Mental mapping

Why it's bad to use names that need to be mentally translated to other names

Here’s an extract from Robert C. Martin’s Clean Code, which applies to science as well (p. 25):

Smart people sometimes like to show off their smarts by demonstrating their mental juggling abilities. After all, if you can reliably remember that r is the lower-cased version of the url with the host and scheme removed, then you must clearly be very smart.

One difference between a smart programmer and a professional programmer is that the professional understands that clarity is king.

Robert C. Martin says it’s hard to mentally translate one name (e.g. “r”) to another, and you can avoid it by using a better name (e.g. “urlPath”). But the problem is not just lost brainpower; it can also be misunderstanding. I’ve seen experienced Python programmers trying to teach Python “metaclasses”—one of the most difficult concepts of Python—by explaining that a metaclass is the class of a class—which it isn’t. They wouldn’t misunderstand, and the concept wouldn’t be difficult, if it was called “class creators” instead.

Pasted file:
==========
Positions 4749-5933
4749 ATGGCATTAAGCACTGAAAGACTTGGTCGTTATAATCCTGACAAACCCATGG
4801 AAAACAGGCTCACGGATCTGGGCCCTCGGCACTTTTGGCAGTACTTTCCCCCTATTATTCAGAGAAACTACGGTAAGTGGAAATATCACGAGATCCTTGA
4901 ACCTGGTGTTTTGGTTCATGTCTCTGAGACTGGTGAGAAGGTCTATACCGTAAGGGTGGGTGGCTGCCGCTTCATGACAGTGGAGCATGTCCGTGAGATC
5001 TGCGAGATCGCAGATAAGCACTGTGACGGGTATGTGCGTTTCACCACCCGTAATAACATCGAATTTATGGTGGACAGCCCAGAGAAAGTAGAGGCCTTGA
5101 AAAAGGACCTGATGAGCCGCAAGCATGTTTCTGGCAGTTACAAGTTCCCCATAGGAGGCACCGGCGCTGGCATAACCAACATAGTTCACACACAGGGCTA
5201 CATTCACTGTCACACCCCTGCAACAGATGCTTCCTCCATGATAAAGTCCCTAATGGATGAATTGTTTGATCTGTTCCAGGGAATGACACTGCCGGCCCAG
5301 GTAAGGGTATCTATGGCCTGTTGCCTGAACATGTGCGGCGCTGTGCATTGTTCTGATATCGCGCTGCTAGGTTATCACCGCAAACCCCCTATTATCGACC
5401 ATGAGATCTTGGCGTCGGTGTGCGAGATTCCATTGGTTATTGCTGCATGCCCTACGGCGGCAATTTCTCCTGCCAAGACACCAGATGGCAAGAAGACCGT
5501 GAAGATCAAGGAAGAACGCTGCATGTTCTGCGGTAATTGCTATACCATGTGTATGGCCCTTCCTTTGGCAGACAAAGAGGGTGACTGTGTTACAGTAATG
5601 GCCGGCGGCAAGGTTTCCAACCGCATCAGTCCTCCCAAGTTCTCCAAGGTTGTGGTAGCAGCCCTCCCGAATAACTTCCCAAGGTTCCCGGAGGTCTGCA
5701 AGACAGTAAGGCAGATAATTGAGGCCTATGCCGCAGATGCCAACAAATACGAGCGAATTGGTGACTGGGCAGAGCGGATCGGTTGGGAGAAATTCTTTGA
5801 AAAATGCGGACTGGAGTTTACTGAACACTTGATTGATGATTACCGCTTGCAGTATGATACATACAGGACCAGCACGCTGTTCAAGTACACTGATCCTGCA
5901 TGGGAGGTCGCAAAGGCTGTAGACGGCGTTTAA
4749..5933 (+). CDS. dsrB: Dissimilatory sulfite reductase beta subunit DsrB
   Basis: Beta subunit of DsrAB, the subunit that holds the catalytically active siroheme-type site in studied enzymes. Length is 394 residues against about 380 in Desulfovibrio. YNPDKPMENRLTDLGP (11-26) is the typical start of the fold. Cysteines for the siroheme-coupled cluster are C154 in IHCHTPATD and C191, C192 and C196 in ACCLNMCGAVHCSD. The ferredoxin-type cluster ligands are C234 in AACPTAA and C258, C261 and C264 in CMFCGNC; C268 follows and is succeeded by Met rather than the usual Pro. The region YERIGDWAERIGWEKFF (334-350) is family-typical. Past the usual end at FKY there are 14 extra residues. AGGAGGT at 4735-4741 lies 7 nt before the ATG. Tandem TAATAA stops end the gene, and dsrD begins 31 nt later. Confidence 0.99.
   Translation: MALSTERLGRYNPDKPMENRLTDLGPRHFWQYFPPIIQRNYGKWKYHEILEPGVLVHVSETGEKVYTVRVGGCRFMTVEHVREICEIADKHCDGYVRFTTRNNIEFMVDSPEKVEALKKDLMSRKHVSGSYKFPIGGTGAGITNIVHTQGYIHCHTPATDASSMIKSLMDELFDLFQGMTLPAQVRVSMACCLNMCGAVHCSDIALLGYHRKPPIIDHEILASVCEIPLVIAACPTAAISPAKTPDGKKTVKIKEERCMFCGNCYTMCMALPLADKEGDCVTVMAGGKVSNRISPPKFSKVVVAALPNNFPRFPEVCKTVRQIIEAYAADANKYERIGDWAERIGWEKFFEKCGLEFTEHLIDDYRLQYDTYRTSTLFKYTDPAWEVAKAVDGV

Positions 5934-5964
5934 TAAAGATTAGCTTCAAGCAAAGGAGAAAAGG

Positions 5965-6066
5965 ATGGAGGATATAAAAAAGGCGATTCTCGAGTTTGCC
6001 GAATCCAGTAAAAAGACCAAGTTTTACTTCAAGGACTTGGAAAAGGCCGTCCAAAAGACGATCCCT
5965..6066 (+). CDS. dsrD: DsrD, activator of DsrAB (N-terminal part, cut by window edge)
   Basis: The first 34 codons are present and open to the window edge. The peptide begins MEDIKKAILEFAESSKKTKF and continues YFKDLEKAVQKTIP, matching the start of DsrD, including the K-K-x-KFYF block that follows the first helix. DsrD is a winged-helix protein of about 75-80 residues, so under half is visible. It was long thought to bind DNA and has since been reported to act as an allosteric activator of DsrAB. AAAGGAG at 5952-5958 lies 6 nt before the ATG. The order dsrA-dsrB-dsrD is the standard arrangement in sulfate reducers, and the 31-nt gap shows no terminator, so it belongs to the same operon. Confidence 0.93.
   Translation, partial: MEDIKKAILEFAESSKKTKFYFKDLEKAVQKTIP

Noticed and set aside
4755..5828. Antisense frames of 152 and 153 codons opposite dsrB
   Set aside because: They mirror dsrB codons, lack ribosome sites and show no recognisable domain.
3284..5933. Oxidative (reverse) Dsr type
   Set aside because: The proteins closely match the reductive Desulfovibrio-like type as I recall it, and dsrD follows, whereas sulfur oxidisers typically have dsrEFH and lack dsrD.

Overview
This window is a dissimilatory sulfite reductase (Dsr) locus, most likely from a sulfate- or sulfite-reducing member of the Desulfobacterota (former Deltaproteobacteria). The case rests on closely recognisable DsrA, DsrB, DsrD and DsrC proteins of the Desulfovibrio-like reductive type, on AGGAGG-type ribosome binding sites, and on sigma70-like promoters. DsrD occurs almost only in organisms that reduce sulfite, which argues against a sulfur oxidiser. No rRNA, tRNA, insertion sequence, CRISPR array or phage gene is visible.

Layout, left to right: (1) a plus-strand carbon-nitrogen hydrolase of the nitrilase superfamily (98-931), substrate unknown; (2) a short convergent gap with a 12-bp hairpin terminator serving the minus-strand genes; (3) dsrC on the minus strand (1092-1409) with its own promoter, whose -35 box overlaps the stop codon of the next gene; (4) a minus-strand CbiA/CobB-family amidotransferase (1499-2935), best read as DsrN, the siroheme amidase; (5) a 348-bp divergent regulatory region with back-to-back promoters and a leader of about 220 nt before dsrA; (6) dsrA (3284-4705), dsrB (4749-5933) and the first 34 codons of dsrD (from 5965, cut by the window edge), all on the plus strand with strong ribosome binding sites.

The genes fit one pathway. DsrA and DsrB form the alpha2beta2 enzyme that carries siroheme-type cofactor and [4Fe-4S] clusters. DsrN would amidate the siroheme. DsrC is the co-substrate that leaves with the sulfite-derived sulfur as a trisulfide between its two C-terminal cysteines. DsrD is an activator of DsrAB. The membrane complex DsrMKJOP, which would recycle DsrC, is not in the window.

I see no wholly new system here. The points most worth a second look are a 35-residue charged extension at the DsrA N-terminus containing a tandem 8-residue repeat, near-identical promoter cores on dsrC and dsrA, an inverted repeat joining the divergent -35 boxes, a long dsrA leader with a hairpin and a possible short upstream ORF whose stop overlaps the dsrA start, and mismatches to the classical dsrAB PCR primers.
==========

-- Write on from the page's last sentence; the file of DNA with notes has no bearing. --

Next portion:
If a process is sensitive to the initial conditions, call it “sensitive to the initial conditions”—don’t use “chaotic” or “nonlinear”.